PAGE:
string theBook = titles[i].title + "   (" + titles[i].publisher + ", " +

         titles[i].year + ")";

   li2.Text = theBook;




Again, note that the proxies for the Java objects of class Demo2.Author and Demo2.Book are used exactly as the original objects would be used in Java. This is where the interop occurs. Every call to a method in Author and Books, and every access of a field, is actually an access of the underlying method or field. If the application is set up properly, the cross-platform interoperation is transparent.

After entering the code, build the project to obtain the Web application.

Running the program is simple. First, make sure there is an ODBC data source called BookDemo referencing the supplied Microsoft Access database books.mdb. Set up your Java environment by copying the files jnbcore.jar (the JNBridgePro Java-side runtime component) and (the Java-side configuration file specifying binary, socket-based communications) to the folder containing the folder Demo2 (which contains the Java class files). Then, open a console window, navigate to the folder containing Demo2, jnbcore.jar, and, and run the following command:

java -cp ".;jnbcore.jar" com.jnbridge.jnbcore.JNBMain

You should see the following output:

JNBCore v4.0.2

Copyright 2008, JNBridge, LLC

creating binary server

This indicates that the Java side is running.

Once the Java side is running, start the Web application by launching a browser and entering the URL of the Web application (for example, http://localhost/Demo2/WebForm1.aspx). The Web form will be displayed with author names, obtained through the Java class Author, displayed in the top list box (see Figure 6).

Figure 6: Initial Web form.

Clicking on any of the authors will cause books written by that author to be displayed (see Figure 7).

Figure 7: Web form after clicking on author.

It is possible to run the Java side in the same process as the .NET side, using a shared-memory communication mechanism. This has several advantages: it s much faster than the socket-based mechanism, and it s not necessary to explicitly start up the Java side it s automatically done before the first call to a proxy. To use shared memory, stop Java side (if it s still running), then open the web.config application configuration file. Replace the element with the following:

You will need to edit the jvm , jnbcore , bcel , and classpath values to reflect the locations on your machine of jvm.dll (in your Java runtime environment), jnbcore.jar, bcel-5.1-jnbridge.jar (in your JNBridgePro installation), and the folder containing the folder Demo2 containing the files Author.class and Book.class. Once you have made the changes, build the project. Restart ASP.NET by issuing the command iisreset from a command-line prompt, then start the Web application. It will run as before, even though the Java side has not been explicitly started, because the Java side is now running inside the .NET process.



This example shows how Java classes can easily be used in an ASP.NET application through use of a Java/.NET bridge. The bridge allows the Java classes to be called directly from the ASP.NET code through proxies; to interact with a Java object, access the corresponding proxy object in exactly the same way. Interactions between the .NET and Java code are transparent, and use of proxies make the Java classes look as though they were written in a .NET language like C# or VB.NET.

Returning to the case studies introduced at the start of the article, the Web search portal company decided to use a bridge to directly access the data feed through their vendor s Java API. Constructing a Web service around the API and accessing that seemed like overkill for the problem at hand. A bridge was more appropriate for direct access of the Java API.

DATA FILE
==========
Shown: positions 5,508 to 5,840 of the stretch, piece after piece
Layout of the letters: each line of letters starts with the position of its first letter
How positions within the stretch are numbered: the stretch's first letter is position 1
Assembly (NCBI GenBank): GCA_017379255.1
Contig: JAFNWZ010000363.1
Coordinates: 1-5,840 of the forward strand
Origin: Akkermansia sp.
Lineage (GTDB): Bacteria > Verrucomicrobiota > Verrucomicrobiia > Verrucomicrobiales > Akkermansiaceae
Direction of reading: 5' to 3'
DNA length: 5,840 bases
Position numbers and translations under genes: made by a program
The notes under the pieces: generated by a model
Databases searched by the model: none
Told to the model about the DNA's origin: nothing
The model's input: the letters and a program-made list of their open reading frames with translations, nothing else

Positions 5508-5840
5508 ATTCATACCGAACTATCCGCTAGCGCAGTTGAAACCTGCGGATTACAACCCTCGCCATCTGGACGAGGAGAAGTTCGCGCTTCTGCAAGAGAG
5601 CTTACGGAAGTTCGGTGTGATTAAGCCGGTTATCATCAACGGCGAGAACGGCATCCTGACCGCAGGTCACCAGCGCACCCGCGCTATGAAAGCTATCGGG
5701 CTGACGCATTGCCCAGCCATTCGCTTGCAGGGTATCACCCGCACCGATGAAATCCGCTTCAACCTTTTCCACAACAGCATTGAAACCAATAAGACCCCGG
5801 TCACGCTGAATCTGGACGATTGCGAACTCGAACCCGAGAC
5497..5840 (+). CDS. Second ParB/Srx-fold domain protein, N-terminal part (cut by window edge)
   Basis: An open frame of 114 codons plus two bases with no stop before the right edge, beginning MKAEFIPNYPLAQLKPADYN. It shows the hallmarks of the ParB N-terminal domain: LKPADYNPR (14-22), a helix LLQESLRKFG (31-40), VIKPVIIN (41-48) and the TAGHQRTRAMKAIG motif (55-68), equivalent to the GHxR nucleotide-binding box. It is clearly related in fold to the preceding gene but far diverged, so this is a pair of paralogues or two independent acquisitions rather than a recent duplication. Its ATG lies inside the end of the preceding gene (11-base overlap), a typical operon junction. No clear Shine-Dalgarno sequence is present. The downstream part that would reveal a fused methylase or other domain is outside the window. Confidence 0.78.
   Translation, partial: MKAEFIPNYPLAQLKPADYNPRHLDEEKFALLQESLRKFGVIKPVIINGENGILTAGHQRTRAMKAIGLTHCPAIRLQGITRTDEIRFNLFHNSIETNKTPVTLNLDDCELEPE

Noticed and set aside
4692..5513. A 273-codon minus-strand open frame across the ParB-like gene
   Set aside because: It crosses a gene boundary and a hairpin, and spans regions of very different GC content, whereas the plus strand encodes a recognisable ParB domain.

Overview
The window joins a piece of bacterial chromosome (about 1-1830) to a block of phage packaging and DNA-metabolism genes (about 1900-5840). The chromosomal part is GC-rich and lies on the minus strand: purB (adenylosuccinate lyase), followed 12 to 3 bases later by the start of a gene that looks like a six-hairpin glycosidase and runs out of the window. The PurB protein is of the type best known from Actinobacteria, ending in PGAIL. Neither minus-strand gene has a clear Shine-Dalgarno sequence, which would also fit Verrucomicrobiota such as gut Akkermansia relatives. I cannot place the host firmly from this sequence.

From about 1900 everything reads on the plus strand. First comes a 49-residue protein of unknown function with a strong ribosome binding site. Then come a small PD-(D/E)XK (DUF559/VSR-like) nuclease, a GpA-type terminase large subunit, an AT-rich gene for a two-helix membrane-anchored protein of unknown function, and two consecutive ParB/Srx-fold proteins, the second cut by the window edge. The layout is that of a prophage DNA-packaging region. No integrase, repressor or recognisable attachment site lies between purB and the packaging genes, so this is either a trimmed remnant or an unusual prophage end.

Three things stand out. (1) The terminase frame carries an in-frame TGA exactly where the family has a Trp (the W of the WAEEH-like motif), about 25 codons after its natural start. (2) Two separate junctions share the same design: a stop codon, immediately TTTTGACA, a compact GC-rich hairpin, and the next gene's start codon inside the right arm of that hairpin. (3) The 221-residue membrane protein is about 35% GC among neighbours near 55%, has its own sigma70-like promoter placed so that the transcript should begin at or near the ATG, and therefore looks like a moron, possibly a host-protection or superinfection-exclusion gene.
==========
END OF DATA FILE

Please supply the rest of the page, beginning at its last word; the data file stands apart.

For the savings and loan bank s Check 21 application, the architects did consider a Web service, as the back-end WebSphere implementation did offer the option of Web services. However, they discovered that the Web service offered insufficient throughput, so they also settled on use of a bridge. The new application was up and running within a few weeks, certainly much more quickly than if they had decided to re-implement it with Java technologies, which was another option.

There are situations where a Web service would be a good solution for calling Java from .NET. If performance isn t the most significant issue, or if the connection must pass through firewalls or reach some other organization over the Internet, Web services are a reasonable interoperability option.

If you are developing ASP.NET applications, ideally you would like to base the project exclusively on the .NET platform. However, there are practical reasons why a pure .NET implementation might not be an option. Knowledge of the various approaches to Java/.NET interoperability, particularly Web services and bridging, will often allow you to complete projects more quickly, and without the need to spend time rewriting legacy Java code.

Source code accompanying this article is available for download.


Wayne Citrin is the Chief Technology Officer at JNBridge, the leading provider of Java and .NET interoperability tools ( Citrin co-founded the company in 2001 and has served as the chief architect of its flagship product, JNBridgePro. He has been engrossed in Java and .NET interop issues since .NET s earliest days and is an expert on interoperability issues regarding connecting the two development platforms. Previously, he was a leading researcher in programming languages and compilers at the University of Colorado, Boulder. Prior to this position, he was a researcher at IBM s lab in Z rich, Switzerland. Citrin holds a Ph.D. from the University of California, Berkeley, in Computer Science. He has presented at several leading conferences including, JavaOne, Microsoft TechEd, and TechReady. In addition, his work and research has been published in numerous academic and trade journals.